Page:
Acting

Kevin: This is definitely the episode's strongest point. The main cast does a pretty good job of portraying a slow break down into paranoia and madness. Despite the problems with her story line, Sirtis acted it well. The scene on the bridge with Data and the moment she realizes the connection between Hagan's catatonia and her dreams was really well done. Gates McFadden also did an awesome job as per usual. You can really see her fighting the fog in her brain.

Matthew: The best acting moments for me were Riker and Picard's turbolift conversation, because they really seemed real. Hearing these men discuss their vulnerabilities and their concerns about the ship made it feel like a real workplace, and a real relationship. It was really well done. McFadden also stuck out to me for the "groggy" acting. Her timing is just really impeccable.

Kevin: This is by far Guinan's least sage turn, but I kind of like it. The Ten Forward scene remains pretty damn funny.

Matthew: I wish Colm Meaney and Rosalind Chao had been given more to do, because hey are yet again really good. Thankfully, we will get some great opportunities to see their relationship through a darker lens through the course of DS9.

Production Values

Kevin: The Brattain was a reuse of the Reliant from WOK, though the model misspells it "Brittain," a fairly serious flub in my book. The binary star system was well done. The twin stars gave an oddly harsh light, especially to the initial tableau, that was effective.

Matthew: It wasn't just that the model was misspelled, there were inconsistencies with naming all over - the worst comes during the teaser, when the shot literally goes from the exterior of the ship, spelled "Brittain," to a console on the interior with a clearly legible "Brattain." Anyway, it was nice to see a fully realized bridge, which looked quite a bit different than any previous to this. It was rather green and angular, but I still bought it. There is a lovely Okudagram of the Miranda class vessel on the back wall of the bridge.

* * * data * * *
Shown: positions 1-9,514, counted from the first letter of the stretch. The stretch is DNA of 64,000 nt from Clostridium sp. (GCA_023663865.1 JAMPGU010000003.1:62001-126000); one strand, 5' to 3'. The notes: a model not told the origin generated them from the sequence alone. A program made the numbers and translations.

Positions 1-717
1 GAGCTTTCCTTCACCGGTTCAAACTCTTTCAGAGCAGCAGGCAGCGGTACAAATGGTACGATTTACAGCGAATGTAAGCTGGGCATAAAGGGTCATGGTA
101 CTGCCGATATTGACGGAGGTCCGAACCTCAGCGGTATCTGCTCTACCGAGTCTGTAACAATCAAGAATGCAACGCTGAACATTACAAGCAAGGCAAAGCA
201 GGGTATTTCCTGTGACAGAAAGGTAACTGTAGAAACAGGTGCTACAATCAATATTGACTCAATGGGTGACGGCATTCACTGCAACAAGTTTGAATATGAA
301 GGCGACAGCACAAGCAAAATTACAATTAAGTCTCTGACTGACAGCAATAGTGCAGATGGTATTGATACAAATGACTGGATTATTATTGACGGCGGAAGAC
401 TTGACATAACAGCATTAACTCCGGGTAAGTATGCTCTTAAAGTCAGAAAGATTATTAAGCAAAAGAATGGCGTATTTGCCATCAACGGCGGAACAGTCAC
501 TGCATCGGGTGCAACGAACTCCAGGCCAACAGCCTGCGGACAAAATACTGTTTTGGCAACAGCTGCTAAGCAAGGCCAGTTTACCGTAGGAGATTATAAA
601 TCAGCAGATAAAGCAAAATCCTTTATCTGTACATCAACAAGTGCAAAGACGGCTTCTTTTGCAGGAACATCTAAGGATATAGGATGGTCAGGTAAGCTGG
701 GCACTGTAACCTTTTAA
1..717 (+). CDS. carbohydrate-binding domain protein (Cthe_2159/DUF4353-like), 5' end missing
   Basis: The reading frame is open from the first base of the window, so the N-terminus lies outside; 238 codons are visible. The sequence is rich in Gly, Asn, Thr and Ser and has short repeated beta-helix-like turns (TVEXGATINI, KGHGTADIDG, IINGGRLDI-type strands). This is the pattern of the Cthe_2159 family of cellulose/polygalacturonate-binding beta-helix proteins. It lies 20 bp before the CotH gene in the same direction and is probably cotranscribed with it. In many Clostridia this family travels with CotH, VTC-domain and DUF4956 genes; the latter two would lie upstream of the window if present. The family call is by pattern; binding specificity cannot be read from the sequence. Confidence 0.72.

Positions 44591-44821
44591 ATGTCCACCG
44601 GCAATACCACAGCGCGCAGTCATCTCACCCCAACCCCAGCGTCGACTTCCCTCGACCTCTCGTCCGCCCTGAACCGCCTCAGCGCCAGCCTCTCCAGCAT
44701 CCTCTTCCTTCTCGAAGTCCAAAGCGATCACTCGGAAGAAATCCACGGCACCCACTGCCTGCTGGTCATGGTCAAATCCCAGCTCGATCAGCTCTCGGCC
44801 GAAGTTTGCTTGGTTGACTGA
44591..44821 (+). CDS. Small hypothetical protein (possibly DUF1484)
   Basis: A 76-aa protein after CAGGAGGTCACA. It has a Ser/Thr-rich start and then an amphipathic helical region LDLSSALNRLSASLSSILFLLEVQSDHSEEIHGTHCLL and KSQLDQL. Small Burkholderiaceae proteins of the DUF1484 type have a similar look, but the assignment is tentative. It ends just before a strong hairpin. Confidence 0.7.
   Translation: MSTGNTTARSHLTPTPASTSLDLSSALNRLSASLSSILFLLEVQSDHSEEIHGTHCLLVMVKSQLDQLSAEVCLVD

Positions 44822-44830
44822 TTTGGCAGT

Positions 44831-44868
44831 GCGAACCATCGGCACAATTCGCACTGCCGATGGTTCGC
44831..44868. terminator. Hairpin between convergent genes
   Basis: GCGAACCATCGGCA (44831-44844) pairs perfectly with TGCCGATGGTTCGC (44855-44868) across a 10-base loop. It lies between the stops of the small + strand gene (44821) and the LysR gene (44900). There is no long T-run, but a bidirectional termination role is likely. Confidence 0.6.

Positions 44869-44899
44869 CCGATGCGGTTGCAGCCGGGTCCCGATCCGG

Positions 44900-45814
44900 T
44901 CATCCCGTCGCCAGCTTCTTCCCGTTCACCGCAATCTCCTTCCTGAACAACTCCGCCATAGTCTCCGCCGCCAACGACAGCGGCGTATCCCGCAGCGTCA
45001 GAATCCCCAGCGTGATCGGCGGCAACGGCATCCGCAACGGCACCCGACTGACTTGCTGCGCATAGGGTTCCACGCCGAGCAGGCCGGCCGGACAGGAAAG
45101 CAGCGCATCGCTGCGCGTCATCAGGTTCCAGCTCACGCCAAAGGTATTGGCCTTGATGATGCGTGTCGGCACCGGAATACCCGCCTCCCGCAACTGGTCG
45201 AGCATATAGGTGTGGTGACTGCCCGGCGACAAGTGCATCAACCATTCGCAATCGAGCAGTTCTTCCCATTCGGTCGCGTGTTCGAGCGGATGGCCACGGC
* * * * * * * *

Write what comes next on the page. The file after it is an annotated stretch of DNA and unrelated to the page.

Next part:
Kevin: Marina Sirtis wants me to let you know that the woman in the harness for the long shots of the dream sequence is not her, and that the stunt double they used has a much bigger butt than she does. That was, sadly, not the biggest problem with these scenes. They were boringly monochromatic and had pretty much nothing interesting to look at. The scripting of these scenes was not the best, and the endless green fog didn't help.

Matthew: Yeah, as dreams go, this one isn't "nightmare" enough for me to really buy the psychic distress we're supposed to be getting from our Betazoids. They should have done something more disturbing - for instance, though I think it is a terrible episode, the child drowning in "Dark Page" would be the kind of image that I could see unhinging Troi. "One moon circles" doesn't cut it. There were some interesting jammies on display. Apparently, Counsellor Troi wears a pink halter top to bed. And Riker... he wears some sort of blue crushed satin fatso blazer. Andrus Hagen's outfit looked like it was borrowed from a Devo video.

Conclusion


Kevin: This is squarely a three. The show has some problems. Serious problems. But somehow, the set up is haunting enough, and the acting good enough to keep me entertained for 43 minutes. Some tightening of the writing bolts could have made this an awesome episode, but as it stands, I would definitely call this average.

Matthew: I have softened on this one. The concept is sound and it led to some nice scenes of failing abilities for the crew. But still, at regular speed, the droning, repetitive music cue just lulls me to sleep. The concept is not developed far enough, and some really interesting opportunities are missed. So I have to give it a 2. It's below average Trek, even though I don't mind watching it at all. So that's a 5 in total.

2 comments:

  1. I am watching Season 4 now and I loved this episode. I thought it was compelling from start to finish, save the cheesy dream sequences. Loved the music and the sense of doom. In a series where there is little conflict between the main characters, I loved the whole "the enemy is us" element of them losing it, and how that manifested in different ways -- fear, belligerence, paranoia, poor judgment.